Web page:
• Clofarabine is a proven effective therapy for patients with multiple relapses of low-risk or high-risk organs.[13]

Refractory High-Risk Organ Involvement

A new treatment plan is indicated when a patient with multisystem involvement shows progressive disease after 6 weeks of standard treatment, or has not had a partial response by 12 weeks. Data from the DAL Group studies have shown that these children have only a 10% chance of surviving.[14] Results from the LCH-II trial revealed that patients treated with vinblastine/prednisone who did not respond well by 6 weeks had a 27% chance of survival, compared with 52% for good responders.[4][Level of evidence: 1iiA] All studies suggest that patients with poorly responsive disease need to be changed early to salvage strategies at 6 weeks for progressive disease and no later than 12 weeks for those without at least a good response.

Cladribine and 2’-deoxycoformycin have been tested as salvage therapies for LCH.[11,15]; [16][Level of evidence: 3iiiDiv] A case series reported that patients with multiple reactivations or high-risk disease could be effectively treated with continuous-infusion cladribine for 3 days. Seven of ten patients on this trial required no more therapy.[17][Level of evidence: 3iiiDii]

Patients with refractory high-risk organ (liver, spleen, or bone marrow) involvement and resistant multisystem low-risk organ involvement have been treated with an intensive acute myeloid leukemia–like protocol. Prompt change of therapy to cladribine and cytosine arabinoside appeared to provide an improvement in overall survival (OS).[18]; [19][Level of evidence: 3iiiDii]; [20][Level of evidence: 3iiiDiv] This is a very intense regimen and requires that physicians are able to treat infectious and metabolic complications. Responses may be delayed.

Six patients with multiorgan LCH resistant to other agents, including cladribine, were reported to respond to treatment with clofarabine.[21]; [22][Level of evidence: 3iiiDii] An additional 11 patients with recurrent multisystem high-risk and low-risk disease had a 90% OS.[13] If confirmed in prospective trials, the reduced toxicity of this regimen, compared with the cladribine/cytarabine combination, could be advantageous despite the cost of the drug.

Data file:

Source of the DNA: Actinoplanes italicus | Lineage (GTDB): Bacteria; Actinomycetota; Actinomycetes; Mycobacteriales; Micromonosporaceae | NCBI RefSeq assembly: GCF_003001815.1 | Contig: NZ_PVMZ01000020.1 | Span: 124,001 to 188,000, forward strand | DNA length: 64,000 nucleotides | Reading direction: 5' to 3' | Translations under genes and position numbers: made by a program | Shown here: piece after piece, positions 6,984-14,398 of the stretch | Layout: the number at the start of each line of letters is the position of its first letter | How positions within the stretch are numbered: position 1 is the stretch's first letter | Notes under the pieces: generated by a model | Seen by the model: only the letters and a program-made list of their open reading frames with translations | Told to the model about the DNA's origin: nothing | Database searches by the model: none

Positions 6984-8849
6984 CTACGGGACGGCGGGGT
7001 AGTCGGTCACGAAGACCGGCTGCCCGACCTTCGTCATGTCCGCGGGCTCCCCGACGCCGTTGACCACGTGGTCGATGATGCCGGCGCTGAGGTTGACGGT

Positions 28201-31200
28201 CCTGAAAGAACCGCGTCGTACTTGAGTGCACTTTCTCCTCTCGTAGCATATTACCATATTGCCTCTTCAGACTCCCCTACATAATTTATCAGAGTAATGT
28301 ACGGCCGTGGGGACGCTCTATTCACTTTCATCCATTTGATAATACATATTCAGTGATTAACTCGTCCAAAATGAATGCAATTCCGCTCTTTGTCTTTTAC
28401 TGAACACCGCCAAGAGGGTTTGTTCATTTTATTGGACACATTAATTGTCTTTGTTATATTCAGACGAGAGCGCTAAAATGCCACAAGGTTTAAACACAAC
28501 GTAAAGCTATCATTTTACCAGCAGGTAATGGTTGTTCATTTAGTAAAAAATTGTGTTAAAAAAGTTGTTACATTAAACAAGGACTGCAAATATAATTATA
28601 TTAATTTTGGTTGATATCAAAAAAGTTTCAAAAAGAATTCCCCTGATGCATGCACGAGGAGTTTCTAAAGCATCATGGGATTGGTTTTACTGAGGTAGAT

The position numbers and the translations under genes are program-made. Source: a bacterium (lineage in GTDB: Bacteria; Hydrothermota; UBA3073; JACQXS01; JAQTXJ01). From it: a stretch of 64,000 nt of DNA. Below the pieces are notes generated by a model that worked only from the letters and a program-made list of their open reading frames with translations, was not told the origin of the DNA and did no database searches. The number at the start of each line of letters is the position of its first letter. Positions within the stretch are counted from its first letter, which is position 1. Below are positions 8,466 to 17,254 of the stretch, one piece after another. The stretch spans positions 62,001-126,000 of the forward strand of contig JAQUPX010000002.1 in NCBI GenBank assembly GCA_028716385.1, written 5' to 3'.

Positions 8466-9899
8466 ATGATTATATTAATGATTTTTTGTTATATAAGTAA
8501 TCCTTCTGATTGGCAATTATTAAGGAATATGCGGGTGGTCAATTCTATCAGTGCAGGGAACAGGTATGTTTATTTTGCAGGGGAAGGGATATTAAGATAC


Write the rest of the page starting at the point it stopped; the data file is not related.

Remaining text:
Hematopoietic stem cell transplantation (HSCT) has been used in patients with multisystem high-risk organ involvement that is refractory to chemotherapy.[7,23-25] The use of reduced-intensity conditioning, especially for patients that have received intensive chemotherapy just before HSCT, may reduce toxic deaths and improve outcome.[26]

Treatment Options Under Clinical Evaluation

New targeted therapies under investigation include the following:

  • RAS pathway inhibitors: The discovery that most patients with LCH have BRAF V600E or other mutations that result in activation of the RAS pathway, suggests that new therapies that target molecules within this pathway will become an important part of LCH therapy in the near future. NCT01677741 is currently open in the United States and Canada for adults with LCH and children with recurrent LCH. Although three adults with LCH and Erdheim-Chester disease had favorable responses to vemurafinib,[27] the 30% incidence of squamous cell carcinoma in melanoma patients receiving this drug needs to be taken into account with moderate- to long-term use in children.

  • Tyrosine kinase inhibitors: Several reports suggested that LCH, including central nervous system LCH, could be successfully treated with the tyrosine kinase inhibitor imatinib,[28] while other reports failed to show an effect.[29,30]

  1. Pollono D, Rey G, Latella A, et al.: Reactivation and risk of sequelae in Langerhans cell histiocytosis. Pediatr Blood Cancer 48 (7): 696-9, 2007.  [PUBMED Abstract]

  2. Minkov M, Steiner M, Pötschger U, et al.: Reactivations in multisystem Langerhans cell histiocytosis: data of the international LCH registry. J Pediatr 153 (5): 700-5, 705.e1-2, 2008.  [PUBMED Abstract]

  3. Morimoto A, Ikushima S, Kinugawa N, et al.: Improved outcome in the treatment of pediatric multifocal Langerhans cell histiocytosis: Results from the Japan Langerhans Cell Histiocytosis Study Group-96 protocol study. Cancer 107 (3): 613-9, 2006.  [PUBMED Abstract]

  4. Gadner H, Grois N, Pötschger U, et al.: Improved outcome in multisystem Langerhans cell histiocytosis is associated with therapy intensification. Blood 111 (5): 2556-62, 2008.  [PUBMED Abstract]

  5. Titgemeyer C, Grois N, Minkov M, et al.: Pattern and course of single-system disease in Langerhans cell histiocytosis data from the DAL-HX 83- and 90-study. Med Pediatr Oncol 37 (2): 108-14, 2001.  [PUBMED Abstract]

  6. Egeler RM, de Kraker J, Voûte PA: Cytosine-arabinoside, vincristine, and prednisolone in the treatment of children with disseminated Langerhans cell histiocytosis with organ dysfunction: experience at a single institution. Med Pediatr Oncol 21 (4): 265-70, 1993.  [PUBMED Abstract]

  7. Kudo K, Ohga S, Morimoto A, et al.: Improved outcome of refractory Langerhans cell histiocytosis in children with hematopoietic stem cell transplantation in Japan. Bone Marrow Transplant 45 (5): 901-6, 2010.  [PUBMED Abstract]